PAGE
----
Not-So Spoiler-Free Thoughts On Invincible
Posted on May 5, 2021 Posted by Athena Scalzi 17 Comments
Exactly a month ago, I posted a spoiler-free look at Amazon Prime’s new animated superhero show, Invincible. In that post, only the first four of the eight episodes were out, and I was basically just saying it’s worth checking out and that I have high hopes for it.
Now, after finishing the first season this past weekend, I’m here to talk a little more in depth about it, and give my thoughts on it. So, if you haven’t seen it yet but are planning on watching it, maybe just stick with the spoiler-free post for now.
Here is your official SPOILER WARNING! Alright, let’s get started.
So, I’m mainly just going to be talking about the show overall, rather than focusing on each episode specifically, but will be pulling specific scenes and examples from individual episodes.
Personally, I loved Invincible. There wasn’t a single episode where I didn’t enjoy every minute of it. There were no episodes that dragged, or were boring, or where I thought, “I hope this gets better.” It was great straight from the get-go!
I think my favorite thing about Invincible was how realistic it was. I know it’s a bit far-fetched to think that an animated superhero show could be realistic in any way, but it offered a glimpse at what having superheroes among us would really be like. Much like Amazon’s other superhero (non-animated) series, The Boys. Superheroes in the world would mean tons of collateral damage. Whether it be from fighting villains and flinging them into the sides of buildings, throwing cars, using laser vision and accidentally slicing a pedestrian in half if they miss, there’s tons of things that can go wrong when you’re super-powered in a world full of non-powered people.
It also shows how heroes can’t really save everybody. Specifically, I’m thinking of Invincible’s first real fight, against the aliens known as the Flaxans. When he flies to the scene, people are in the middle of being massacred, and he freezes. He snaps into action when an old woman is about to get shot in the head. He grabs her and flies away, but crashes, and totally fucks her up in the process. He picks up her severely damaged body and takes her to the hospital, and we think, “at least he saved one person.” But she ends up dying anyways. Over 300 civilians died when the Flaxans invaded the first time, and Mark didn’t really save any of them.
Even the Teen Team was completely overwhelmed, and said that all that mattered was that they gave more people a chance to escape. They could only try to prevent more people from dying, and try to stop a tragedy from becoming an even bigger one. So, it’s pretty unrealistic to assume that if we had heroes in real life, they’d be able to save everyone all the time.
Another thing the show handles really well is making the main character seem like a real person. I mentioned in my previous post that Mark (while technically being a Viltrumite) is portrayed as very human. Compared to Superman’s perfection and inability to ever do wrong, it was interesting to see a character with Superman-like powers occasionally mess up and make the wrong call.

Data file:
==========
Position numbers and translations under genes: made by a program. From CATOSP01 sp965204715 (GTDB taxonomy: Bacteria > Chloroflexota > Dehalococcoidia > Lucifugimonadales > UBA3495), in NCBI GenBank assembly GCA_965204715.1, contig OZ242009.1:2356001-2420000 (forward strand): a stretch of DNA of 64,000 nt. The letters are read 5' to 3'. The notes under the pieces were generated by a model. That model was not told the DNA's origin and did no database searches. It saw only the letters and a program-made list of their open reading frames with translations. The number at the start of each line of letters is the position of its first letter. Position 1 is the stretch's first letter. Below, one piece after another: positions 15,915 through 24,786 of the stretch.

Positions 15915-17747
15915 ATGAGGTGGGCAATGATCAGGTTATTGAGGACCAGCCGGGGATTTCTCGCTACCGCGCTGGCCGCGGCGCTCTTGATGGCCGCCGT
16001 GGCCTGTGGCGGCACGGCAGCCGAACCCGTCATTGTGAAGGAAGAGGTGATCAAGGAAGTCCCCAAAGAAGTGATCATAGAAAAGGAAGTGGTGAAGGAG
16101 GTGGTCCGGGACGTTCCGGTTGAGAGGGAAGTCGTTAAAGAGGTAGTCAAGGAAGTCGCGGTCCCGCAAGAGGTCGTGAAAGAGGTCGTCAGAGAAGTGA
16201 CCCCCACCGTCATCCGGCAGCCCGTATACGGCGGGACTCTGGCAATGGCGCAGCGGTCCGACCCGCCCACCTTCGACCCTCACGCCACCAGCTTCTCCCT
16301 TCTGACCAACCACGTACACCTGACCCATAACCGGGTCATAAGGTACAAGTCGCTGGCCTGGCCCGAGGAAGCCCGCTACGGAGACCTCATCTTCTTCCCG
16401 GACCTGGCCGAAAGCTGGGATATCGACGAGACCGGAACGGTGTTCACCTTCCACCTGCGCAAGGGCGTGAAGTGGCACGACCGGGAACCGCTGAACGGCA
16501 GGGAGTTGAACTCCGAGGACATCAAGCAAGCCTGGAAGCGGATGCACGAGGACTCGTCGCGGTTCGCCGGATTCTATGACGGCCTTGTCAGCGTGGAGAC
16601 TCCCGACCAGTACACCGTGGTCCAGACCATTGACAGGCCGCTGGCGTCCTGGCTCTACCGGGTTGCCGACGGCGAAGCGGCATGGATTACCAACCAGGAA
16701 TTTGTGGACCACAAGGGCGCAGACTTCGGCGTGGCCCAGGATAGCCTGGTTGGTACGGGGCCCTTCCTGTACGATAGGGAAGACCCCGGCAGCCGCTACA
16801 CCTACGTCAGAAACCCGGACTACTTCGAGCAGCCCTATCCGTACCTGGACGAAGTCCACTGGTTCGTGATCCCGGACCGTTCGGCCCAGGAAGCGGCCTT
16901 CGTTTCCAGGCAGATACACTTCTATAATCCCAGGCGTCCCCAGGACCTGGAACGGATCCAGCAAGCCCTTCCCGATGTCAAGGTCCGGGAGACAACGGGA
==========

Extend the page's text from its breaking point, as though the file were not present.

For example, in episode six when William wanted Mark to help him find Rick, Mark selfishly chose to go after Amber at a frat party, instead of helping his friend. This led to Rick being turned into a mostly mindless cyborg, and caused William to get captured, as well. William even brings it up later that none of it would have happened if Mark had just helped in the first place.
In this case, the superhero-thing to have done would have been to help without hesitation, to put saving Rick before everything else. But Mark isn’t a superhero all the time. He’s a teenage boy all the time. And in being so, it’s unrealistic to think that he wouldn’t be selfish sometimes, that he wouldn’t be a dick sometimes. Of course he’s going to mess up, and of course he’s not going to be perfect, because he’s human.
This concept also plays into the whole “I’m too important to deal with petty crime” narrative that Mark struggles with in episode five. Mark has this mindset that his job is to fight off alien invasions and save the planet from total annihilation, you know, big picture stuff. I believe this is partially due to his dad forcing this mentality onto him, especially when he says that helping someone is beneath him, because he could be saving millions instead of dealing with regular day-to-day crime.
What I mean is that of course Mark has an ego the size of Texas (like the meteor Omni-Man stopped from hitting Earth, hah), because he’s the son of the most powerful man on the planet, and can do incredible things. Of course he’s going to think helping one person isn’t important enough for him to deal with, because he believes he is meant for greater things. Wouldn’t you think that, too? Wouldn’t you think some lesser, not as cool hero, could stop bank robbers while you go deal with the big stuff? Again, Mark isn’t perfect, nor should we expect him to be.
Despite all his flaws, the show does a great job of making him likeable. Yes he messes up, maybe even a lot, but his heart is in the right place. He wants to be a hero, he wants to save people! Maybe he fails at it sometimes, or gets his priorities a bit mixed up, but he wants to do good. He wants to be good, and that’s admirable in anybody, superhero or not.
Aside from the main character, this show is truly amazing at fleshing out side characters and making the audience care about them. In fact, my favorite character is a side character! If you aren’t invested in the side characters, you’re not watching Invincible. Each one is so unique and has such interesting personalities and motives, you can’t help but want to learn more about them.